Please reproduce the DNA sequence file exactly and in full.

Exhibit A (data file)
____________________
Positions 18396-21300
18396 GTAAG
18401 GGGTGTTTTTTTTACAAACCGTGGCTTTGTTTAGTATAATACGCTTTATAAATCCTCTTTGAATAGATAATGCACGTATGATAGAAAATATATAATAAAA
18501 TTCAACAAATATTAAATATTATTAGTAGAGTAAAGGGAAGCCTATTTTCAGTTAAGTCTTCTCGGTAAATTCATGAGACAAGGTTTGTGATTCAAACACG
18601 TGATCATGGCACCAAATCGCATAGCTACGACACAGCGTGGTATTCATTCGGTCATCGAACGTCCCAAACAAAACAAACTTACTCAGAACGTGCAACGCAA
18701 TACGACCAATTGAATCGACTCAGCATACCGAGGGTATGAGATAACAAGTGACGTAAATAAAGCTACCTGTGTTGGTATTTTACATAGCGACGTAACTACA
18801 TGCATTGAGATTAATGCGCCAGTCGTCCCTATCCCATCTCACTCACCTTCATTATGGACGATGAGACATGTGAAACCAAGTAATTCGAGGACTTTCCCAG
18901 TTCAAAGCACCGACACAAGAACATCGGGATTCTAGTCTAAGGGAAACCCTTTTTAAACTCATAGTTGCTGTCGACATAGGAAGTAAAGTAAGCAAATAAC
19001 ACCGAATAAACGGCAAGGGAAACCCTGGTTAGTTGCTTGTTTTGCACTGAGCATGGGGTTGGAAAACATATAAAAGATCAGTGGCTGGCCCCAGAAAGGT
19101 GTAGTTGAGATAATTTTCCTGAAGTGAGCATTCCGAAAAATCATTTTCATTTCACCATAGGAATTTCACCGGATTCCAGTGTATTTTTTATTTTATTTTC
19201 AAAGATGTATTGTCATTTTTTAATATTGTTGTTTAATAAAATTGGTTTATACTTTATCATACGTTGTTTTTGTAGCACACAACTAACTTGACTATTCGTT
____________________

Positions 18396-21300
18396 GTAAG
18401 GGGTGTTTTTTTTACAAACCGTGGCTTTGTTTAGTATAATACGCTTTATAAATCCTCTTTGAATAGATAATGCACGTATGATAGAAAATATATAATAAAA
18501 TTCAACAAATATTAAATATTATTAGTAGAGTAAAGGGAAGCCTATTTTCAGTTAAGTCTTCTCGGTAAATTCATGAGACAAGGTTTGTGATTCAAACACG
18601 TGATCATGGCACCAAATCGCATAGCTACGACACAGCGTGGTATTCATTCGGTCATCGAACGTCCCAAACAAAACAAACTTACTCAGAACGTGCAACGCAA
18701 TACGACCAATTGAATCGACTCAGCATACCGAGGGTATGAGATAACAAGTGACGTAAATAAAGCTACCTGTGTTGGTATTTTACATAGCGACGTAACTACA
18801 TGCATTGAGATTAATGCGCCAGTCGTCCCTATCCCATCTCACTCACCTTCATTATGGACGATGAGACATGTGAAACCAAGTAATTCGAGGACTTTCCCAG
18901 TTCAAAGCACCGACACAAGAACATCGGGATTCTAGTCTAAGGGAAACCCTTTTTAAACTCATAGTTGCTGTCGACATAGGAAGTAAAGTAAGCAAATAAC
19001 ACCGAATAAACGGCAAGGGAAACCCTGGTTAGTTGCTTGTTTTGCACTGAGCATGGGGTTGGAAAACATATAAAAGATCAGTGGCTGGCCCCAGAAAGGT
19101 GTAGTTGAGATAATTTTCCTGAAGTGAGCATTCCGAAAAATCATTTTCATTTCACCATAGGAATTTCACCGGATTCCAGTGTATTTTTTATTTTATTTTC
19201 AAAGATGTATTGTCATTTTTTAATATTGTTGTTTAATAAAATTGGTTTATACTTTATCATACGTTGTTTTTGTAGCACACAACTAACTTGACTATTCGTT